Georgia Medical Marijuana grower forges ahead as state licenses stall

Georgia Medical Marijuana grower forges ahead as state licenses stall

Just two of six marijuana licenses awarded so far.

Under construction in Middle Georgia, a giant warehouse is almost ready to begin growing medical marijuana for over 50,000 registered patients and caregivers.

There’s one big problem: The company, Fine Fettle, is still waiting to receive a license to produce the medication as lawsuits wind through the courts. Until then, it can’t start doing business.

Georgia was supposed to have six medical marijuana companies, but just two have been approved so far, creating a duopoly that has limited options for patients authorized by their physicians to take the drug for illnesses including seizures, Parkinson’s disease and terminal cancers.

Fine Fettle, which received the highest score from the state among 48 applicants for a license to grow 50,000 square feet of marijuana, is moving ahead with its Macon facility in hopes that lawsuits from losing companies are soon thrown out of court.

“The level of risk is worth the importance of getting this medication to the patients,” said Ben Zachs, chief operating officer for Connecticut-based Fine Fettle. “The goal here is about getting the patients what they need. We’re wishing this was happening sooner.”

While Fine Fettle waits on the courts, Georgia’s two large licensees have already opened dispensaries in Macon, Marietta, Newnan and Pooler, leaving broad swaths of the state without retail locations available to patients.

Legal challenges against those companies, Trulieve and Botanical Sciences, were defeated, and the Georgia Access to Medical Cannabis Commission in September issued production licenses for them to grow up to 100,000 square feet of marijuana.

Georgia law has allowed patients and caregivers to consume low-THC oil since 2015, but until April when dispensary licenses were approved, they had no legal way to purchase it.

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Fine Fettle has invested $35 million in its Macon facility in anticipation that demand will continue to rise far beyond the 29,000 patients and 21,000 caregivers currently registered with the Department of Public Health.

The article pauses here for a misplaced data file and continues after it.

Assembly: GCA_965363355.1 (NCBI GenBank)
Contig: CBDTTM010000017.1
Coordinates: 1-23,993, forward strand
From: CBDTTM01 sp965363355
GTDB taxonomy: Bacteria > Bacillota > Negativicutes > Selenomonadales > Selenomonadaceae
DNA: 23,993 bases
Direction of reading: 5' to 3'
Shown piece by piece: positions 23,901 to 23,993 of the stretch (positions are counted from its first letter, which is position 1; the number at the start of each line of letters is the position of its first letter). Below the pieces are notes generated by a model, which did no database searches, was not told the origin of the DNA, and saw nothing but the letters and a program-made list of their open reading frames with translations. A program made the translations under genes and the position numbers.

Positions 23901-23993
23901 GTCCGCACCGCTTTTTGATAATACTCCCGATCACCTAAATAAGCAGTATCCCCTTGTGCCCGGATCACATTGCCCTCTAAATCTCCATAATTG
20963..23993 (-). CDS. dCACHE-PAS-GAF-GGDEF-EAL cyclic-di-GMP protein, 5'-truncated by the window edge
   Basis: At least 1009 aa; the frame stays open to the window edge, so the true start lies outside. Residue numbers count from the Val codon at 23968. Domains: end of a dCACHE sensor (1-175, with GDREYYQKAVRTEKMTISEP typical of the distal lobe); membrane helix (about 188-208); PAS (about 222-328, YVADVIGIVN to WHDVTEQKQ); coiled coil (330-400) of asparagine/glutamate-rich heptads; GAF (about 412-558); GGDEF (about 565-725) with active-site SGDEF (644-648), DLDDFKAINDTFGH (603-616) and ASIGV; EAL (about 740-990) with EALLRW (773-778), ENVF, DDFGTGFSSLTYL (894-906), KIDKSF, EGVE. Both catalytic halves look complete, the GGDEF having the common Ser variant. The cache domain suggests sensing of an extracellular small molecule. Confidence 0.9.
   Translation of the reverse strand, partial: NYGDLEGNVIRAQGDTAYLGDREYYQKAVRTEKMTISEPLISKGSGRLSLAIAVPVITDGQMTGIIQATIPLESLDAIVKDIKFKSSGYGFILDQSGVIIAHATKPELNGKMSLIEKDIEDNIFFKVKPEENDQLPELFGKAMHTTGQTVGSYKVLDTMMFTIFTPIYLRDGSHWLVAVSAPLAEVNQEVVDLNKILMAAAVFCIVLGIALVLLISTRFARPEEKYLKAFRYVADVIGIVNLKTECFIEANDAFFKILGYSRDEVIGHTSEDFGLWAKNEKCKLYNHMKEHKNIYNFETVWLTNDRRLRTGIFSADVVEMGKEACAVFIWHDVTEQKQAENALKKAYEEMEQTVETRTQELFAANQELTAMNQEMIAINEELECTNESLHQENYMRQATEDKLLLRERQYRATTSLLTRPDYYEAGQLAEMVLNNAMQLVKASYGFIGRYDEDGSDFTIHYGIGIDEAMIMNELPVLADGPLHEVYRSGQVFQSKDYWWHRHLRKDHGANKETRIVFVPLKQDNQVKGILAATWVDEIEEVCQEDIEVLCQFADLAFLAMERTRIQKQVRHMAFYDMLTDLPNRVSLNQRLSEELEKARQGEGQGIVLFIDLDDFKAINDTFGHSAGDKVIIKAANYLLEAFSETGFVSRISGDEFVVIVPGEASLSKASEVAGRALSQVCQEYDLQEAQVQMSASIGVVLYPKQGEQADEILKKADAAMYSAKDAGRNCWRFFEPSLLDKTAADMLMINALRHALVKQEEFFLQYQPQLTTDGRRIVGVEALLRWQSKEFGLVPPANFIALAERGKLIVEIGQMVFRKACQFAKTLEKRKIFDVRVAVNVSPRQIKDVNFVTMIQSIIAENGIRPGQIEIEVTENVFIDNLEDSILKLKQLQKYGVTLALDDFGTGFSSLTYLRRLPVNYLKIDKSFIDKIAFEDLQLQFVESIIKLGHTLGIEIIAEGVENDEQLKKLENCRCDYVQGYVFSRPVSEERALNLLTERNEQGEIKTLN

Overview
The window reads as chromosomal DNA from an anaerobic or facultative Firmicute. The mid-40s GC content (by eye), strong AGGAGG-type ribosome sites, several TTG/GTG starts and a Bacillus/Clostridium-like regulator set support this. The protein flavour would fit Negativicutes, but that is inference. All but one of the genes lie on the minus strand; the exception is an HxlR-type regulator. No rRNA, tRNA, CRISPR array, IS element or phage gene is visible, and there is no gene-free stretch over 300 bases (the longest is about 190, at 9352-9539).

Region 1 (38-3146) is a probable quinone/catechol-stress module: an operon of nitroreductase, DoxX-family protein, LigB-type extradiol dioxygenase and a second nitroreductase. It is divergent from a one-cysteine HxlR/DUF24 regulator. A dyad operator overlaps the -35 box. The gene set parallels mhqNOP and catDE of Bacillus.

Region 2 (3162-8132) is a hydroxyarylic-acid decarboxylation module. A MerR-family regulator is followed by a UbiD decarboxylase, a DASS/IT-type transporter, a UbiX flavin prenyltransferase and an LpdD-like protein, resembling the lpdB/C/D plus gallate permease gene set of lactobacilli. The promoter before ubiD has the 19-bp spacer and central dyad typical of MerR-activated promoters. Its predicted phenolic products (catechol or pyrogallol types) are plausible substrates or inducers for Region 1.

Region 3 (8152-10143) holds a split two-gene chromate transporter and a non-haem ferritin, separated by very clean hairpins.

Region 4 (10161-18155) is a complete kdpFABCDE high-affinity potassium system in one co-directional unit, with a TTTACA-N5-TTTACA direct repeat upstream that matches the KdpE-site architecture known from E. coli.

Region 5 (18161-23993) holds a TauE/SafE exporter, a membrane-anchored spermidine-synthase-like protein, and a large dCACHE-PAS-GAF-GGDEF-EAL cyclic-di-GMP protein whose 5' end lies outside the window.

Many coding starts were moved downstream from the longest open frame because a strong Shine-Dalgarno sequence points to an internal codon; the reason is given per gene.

Cannabis oil can have no more than 5% THC, the compound that gives marijuana users a high.

“We’ve been marching ahead to make sure we’re ready as soon as we do get the official award,” said Jeremy Fort, CEO of Fine Fettle Georgia. “Having more companies up and running will give the patients of Georgia more access to different formulations to treat their illnesses.”

It’s been two years since the Georgia Access to Medical Cannabis Commission announced its intent to award licenses to Fine Fettle and three other companies that are also awaiting final approval — TheraTrue Georgia, Natures GA and Treevana Remedy.

Soon afterward, losing applicants for marijuana production licenses challenged the tentative awards in court, alleging that the selection process was unfair, inconsistent and secretive. While many of those lawsuits have been dismissed, some are still pending.

“We hope to see the judiciary move in an expeditious manner so we can get these folks in business,” said Andrew Turnage, the commission’s executive director. “We’re not interested in any delay here. We want them to be able to move forward.”

For now, Fine Fettle’s 118,000-square-foot facility is a relatively empty space of shelves that will one day be filled with indoor cultivation rooms, offices, a laboratory, packaging areas and a vault.

If all goes well, Fine Fettle will be able to grow marijuana and ship it to several dispensaries by the time the facility is finished in September or October. If not, the company could lose millions of dollars and patients will be left waiting.

“I wish I had a Magic 8 Ball, but you’ve got to let the legal process play out,” Zachs said. “Making this product more available for the best patient outcomes is imperative.”

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Region: Georgia


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